Scottish National Dictionary (1700–)

Hide Quotations Hide Etymology Cite this entry

RAUCLE, adj., n., v. Also raukle, rac(k)le, rackel, -il; ruckle (Ags. a.1892 Bards Ags. (Reid 1898) 134); rauchle, -el, raughle, -el; rachle. [rkl, rxl]

I. adj. 1. Bold, impetuous, impulsive, rash in speech or action (Sc. 1808 Jam.). Also in n.Eng. dial. Comb. rackle-handed, id. (Sc. 1818 Sawers). Deriv. rauclesome, id. (Fif. 1967). Sc. 1715  R. Wodrow Corresp. (1843) II. 39:
I suspect this will be a very rackle-handed committee.
Sc. 1824  J. Wilson Tournay i.:
Ducholly is a wee thought thin-skinned in matters of military preceesion — he's ready and rackle-handed forbye.
Rxb. 1847  J. Halliday Rustic Bard 166:
He'll find her [Britain] yet the same in war — A raucle, ready-haundit kimmer.
Per. 1895  R. Ford Tayside Songs 178:
When rauchle, gamesome laddies, oor hearts alowe wi' glee.

2. (1) Of persons or things: strong, sturdy, stout, robust, standing up well to hard usage or old age (Ayr. 1811 W. Aiton Agric. Ayr. 693; Cld. 1825 Jam.; Ayr. 1904 E.D.D.). Deriv. rackleness, raucleness, vigour and freshness in old age (Sc. 1825 Jam.). Comb. rackle-handit, having strong, powerful hands. Sc. 1819  J. Rennie St. Patrick I. xv.:
Our bit curragh's no that rackle sin it got a stane on Monanday was aughtnights.
Sc. 1821  Scots. Mag. (March) 201:
That rackle vet'ran up the brae.
Slk. 1836  Fraser's Mag. (May) 617:
I hae had but two gudemen, stout, rackle chaps, baith o' them.
Fif. c.1850  R. Peattie MS.:
Rackel-handit smiddy Jock, A' blackened ower wi' coom an' smoke.
Rnf. 1861  J. Barr Poems 158:
Wale for ane wi' rackle nieves, And strength to haud a pleugh.
Fif. 1875  A. Burgess Poute 69:
It — as a recklis — rackil wild invention.
Ags. 1901  W. J. Milne Reminisc. 292:
Syne Grigg o' the Steen, rackle handit an' stark, Ca'd oot, “Noo, ma freends, lat huz a' get tae wark”.

(2) fig.: hard, stern, inexorable, acting in a rough, grim or unbending manner. Deriv. rauchly, and comb. rackle-handed, id. Slk. 1818  Hogg B. of Bodsbeck x.:
Is the rackle hand o' steelrife power to make a handle o' that to grind the very hearts of the just and the good?
Sc. 1823  Scots Mag. (Sept.) 339:
Though country justices may sometimes be what is vulgarly called rackle-handed, they are, withal, efficient and thorough-going.
Per. 1879  R. Ford Tayside Songs 300:
Like Robin's sel', thou's got a dower, Ower human hearts a rauchle power.
Abd. 1882  W. Forsyth Writings 13:
An' sall it be? Whare honor rests, Sall rauchle greed lay on her han'.
Ags. 1894  A. Reid Songs 32, 79:
Arles o' the fit that's comin' Swith to ding the rauchly cauld . . . Sae rauchly were their warlock clauchts, Wi' dunts o' stane an' fiery flauchts.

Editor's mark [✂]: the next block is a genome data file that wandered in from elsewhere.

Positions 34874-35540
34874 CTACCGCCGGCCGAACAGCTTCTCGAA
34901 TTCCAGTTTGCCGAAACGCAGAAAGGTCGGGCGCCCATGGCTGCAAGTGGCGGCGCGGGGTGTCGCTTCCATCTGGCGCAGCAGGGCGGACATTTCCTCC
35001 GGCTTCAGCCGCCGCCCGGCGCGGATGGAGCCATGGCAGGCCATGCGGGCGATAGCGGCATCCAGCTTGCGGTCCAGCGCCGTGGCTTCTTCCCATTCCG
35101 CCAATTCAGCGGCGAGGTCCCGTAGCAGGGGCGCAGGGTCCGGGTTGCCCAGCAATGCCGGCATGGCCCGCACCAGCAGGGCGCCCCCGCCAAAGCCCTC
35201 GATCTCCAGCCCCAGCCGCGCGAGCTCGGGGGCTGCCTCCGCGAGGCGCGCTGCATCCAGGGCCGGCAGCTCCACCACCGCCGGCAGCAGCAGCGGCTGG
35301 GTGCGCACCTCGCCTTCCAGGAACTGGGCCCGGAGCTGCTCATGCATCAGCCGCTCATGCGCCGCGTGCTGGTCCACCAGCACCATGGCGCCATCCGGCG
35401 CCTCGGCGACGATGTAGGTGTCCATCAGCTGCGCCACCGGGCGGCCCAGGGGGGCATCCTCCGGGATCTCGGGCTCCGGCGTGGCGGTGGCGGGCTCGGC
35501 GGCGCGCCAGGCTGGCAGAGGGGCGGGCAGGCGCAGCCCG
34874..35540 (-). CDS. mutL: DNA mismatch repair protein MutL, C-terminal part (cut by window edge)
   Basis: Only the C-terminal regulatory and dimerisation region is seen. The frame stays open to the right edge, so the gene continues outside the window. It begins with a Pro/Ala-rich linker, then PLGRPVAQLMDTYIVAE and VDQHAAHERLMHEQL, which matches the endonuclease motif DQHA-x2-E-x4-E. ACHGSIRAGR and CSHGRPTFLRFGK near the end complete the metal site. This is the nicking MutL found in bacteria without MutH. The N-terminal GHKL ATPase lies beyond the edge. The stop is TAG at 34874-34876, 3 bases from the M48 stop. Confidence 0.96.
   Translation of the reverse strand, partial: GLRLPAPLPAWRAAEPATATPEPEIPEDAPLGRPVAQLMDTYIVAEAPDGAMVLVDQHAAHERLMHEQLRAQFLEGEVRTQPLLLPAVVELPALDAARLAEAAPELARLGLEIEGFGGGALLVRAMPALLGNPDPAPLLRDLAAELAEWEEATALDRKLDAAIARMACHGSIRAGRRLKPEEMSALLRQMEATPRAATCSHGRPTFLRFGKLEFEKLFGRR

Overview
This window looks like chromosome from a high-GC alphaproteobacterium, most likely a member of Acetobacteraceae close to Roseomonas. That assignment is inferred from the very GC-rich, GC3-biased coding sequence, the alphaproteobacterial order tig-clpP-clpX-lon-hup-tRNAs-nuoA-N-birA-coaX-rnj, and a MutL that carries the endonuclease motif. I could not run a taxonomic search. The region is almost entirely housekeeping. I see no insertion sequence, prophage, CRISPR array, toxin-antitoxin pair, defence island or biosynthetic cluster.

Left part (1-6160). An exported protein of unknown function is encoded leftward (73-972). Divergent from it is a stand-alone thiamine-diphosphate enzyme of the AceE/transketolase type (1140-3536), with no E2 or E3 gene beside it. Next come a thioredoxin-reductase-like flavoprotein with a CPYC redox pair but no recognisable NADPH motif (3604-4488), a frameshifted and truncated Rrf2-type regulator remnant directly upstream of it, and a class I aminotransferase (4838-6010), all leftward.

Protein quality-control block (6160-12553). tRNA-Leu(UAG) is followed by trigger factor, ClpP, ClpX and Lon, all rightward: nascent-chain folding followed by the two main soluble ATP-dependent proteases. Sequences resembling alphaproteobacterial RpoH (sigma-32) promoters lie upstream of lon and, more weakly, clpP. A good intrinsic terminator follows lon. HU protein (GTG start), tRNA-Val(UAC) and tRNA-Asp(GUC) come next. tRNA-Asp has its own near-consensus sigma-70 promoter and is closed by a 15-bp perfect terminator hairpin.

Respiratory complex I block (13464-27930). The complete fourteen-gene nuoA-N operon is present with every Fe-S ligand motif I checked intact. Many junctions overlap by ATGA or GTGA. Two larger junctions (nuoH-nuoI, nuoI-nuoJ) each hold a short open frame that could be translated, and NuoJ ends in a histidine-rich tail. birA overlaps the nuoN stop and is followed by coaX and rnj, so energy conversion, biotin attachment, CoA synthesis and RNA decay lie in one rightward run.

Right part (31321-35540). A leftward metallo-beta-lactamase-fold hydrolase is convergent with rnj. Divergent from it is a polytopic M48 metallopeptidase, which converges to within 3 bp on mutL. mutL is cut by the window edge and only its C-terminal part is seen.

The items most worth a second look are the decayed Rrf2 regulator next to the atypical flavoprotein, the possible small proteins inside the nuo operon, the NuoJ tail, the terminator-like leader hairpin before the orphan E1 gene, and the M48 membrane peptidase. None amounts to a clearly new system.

Sc. 1953  Scots Mag. (June) 174:
Abeen them raxed a runkl't broo That care hud cloor't wi' rauchle han.

3. Of persons, rarely of things: rough, crude, tough, unrestrained, uncouth, rustic (Dmf. 1925 Trans. Dmf. and Gall. Antiq. Soc. XIII. 35). Deriv. rachlie, dirty and disorderly (n.Sc. 1808 Jam.; Uls. 1953 Traynor). Ayr. 1786  Burns Jolly Beggars Recit. 4:
Then niest outspak a raucle carlin, Wha kent fu' weel to cleek the sterlin.
Edb. 1829  G. Wilson Sc. Laverock 181:
Revenge upon the racle loon.
Lnk. 1895  T. Stewart Miners 89, 205:
'Mang raucle colliers — sair misca'd “A reckless wild unfeeling squad” . . . Oor turf biggit biels on the Leven, lang syne, Antique an' rauchle, but fair to see.
Ags. 1895  Caledonia I. 192:
Lang rachlie Nannie, thro' age growin' cannie.
Sc. 1928  Scots Mag. (May) 142:
Aye, he wis Scotch eneuch noo — raucle a'maist, ye micht say.

4. Of speech: rough, unpolished, bold, blunt to the point of rudeness. Comb. rauckle-tongued, having a ready unrestrained manner of speech. Now only liter. Ayr. 1786  Burns Earnest Cry xxiii.:
Auld Scotland has a raucle tongue; She's jist a devil wi' a rung.
Ayr. 1833  J. Kennedy G. Chalmers 198:
Ye'll maybe think that I'm a wee thocht raucle-tongued, that is, a kenning loud, and barefaced in my way.
Gsw. 1860  J. Young Poorhouse Lays 124:
But noo puir Tibbie's ruckle tongue . . . Wad louner'd him.
Rnf. 1870  J. Nicholson Idylls 46:
Baith canker'd auld carle, an' raucle-tongued jaudie.
e.Lth. 1908  J. Lumsden Th' Loudons 25:
Tho' rauckled [sic]-tongued an' leein'-mou'd ye be.
Sc. 1945  Scots Mag. (Oct.) 79:
Those throat-searchings and raucle mouthings of which the older tongue knew nothing, and which so many believe to be one of the virtues of the vernacular.

II. n. Nonce usages: 1. A rough, rugged fellow, an unmannerly person, a boor. Wgt. 1877  “Saxon” Gall. Gossip 199:
Yon red-headed raughel, ye'll no' get him, nor the table aither.
Kcb. 1900  Gallovidian No. 6, 59:
A great lang rauchel of a fellow . . . who was reckoned a fearless sort of dare-devil who cared nothing for ghosts, fairies, kelpies, broonies.

2. A harsh nagging way of speaking. Gsw. 1877  A. G. Murdoch Laird's Lykewake 203:
She had a raucle o' a tongue, An' made his fashes double.

III. v. Only in ppl.adj. rachlin, applied to a noisy, unruly, scatterbrained person. n.Sc. 1808  Jam.:
A rachlin queyn, a woman who talks loud and at random.

[O.Sc. raklie, rapidly, impetuously, c.1470; rackel, = 1., c.1679; Mid.Eng. rakele, = 1. Of obscure origin.]

You may wish to vary the format shown below depending on the citation style used.

"Raucle adj., n., v.". Dictionary of the Scots Language. 2004. Scottish Language Dictionaries Ltd. Accessed 14 Dec 2017 <http://www.dsl.ac.uk/entry/snd/raucle>

19404

snd

Try an Advanced Search

Browse SND:

Browse Up
    Loading...
Browse Down

Share: